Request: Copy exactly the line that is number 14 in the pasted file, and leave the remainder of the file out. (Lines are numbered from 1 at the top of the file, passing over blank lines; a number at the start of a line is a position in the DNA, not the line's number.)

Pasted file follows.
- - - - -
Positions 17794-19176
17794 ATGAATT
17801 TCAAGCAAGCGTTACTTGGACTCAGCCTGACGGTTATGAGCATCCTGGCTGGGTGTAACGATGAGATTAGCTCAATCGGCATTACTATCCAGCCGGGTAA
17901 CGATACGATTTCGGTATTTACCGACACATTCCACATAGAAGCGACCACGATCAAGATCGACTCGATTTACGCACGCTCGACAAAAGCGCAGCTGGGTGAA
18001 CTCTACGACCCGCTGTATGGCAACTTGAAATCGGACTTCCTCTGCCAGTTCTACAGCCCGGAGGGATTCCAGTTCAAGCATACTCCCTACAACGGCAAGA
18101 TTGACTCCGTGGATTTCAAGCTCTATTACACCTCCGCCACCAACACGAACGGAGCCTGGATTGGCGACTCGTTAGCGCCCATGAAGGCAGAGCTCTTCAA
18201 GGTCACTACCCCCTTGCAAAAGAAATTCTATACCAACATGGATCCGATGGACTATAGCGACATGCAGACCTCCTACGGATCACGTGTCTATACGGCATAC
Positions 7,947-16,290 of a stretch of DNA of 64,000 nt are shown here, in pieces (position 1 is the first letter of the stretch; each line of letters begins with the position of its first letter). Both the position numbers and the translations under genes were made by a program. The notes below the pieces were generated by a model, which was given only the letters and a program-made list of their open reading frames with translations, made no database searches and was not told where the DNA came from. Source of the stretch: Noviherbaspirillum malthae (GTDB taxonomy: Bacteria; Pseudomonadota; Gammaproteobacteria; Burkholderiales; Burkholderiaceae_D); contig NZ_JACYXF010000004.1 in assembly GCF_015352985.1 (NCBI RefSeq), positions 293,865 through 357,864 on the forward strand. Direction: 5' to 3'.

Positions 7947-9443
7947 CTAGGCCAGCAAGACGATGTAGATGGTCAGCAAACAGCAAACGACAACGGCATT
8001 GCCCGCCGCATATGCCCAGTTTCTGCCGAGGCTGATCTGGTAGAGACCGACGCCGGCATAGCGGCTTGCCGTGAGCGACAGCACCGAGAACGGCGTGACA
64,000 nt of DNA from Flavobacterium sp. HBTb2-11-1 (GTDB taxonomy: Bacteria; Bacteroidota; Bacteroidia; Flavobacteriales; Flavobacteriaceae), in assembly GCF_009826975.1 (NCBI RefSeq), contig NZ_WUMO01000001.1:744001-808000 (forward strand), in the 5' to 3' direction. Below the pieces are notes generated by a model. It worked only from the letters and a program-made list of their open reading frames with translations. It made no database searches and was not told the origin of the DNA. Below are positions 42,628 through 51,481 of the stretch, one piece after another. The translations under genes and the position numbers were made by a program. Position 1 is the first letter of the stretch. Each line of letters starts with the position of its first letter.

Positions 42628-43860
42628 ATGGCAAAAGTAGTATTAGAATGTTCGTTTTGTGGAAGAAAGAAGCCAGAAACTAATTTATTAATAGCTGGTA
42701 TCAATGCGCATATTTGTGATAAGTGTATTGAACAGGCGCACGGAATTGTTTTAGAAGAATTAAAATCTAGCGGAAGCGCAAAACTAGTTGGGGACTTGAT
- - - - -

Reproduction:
42628 ATGGCAAAAGTAGTATTAGAATGTTCGTTTTGTGGAAGAAAGAAGCCAGAAACTAATTTATTAATAGCTGGTA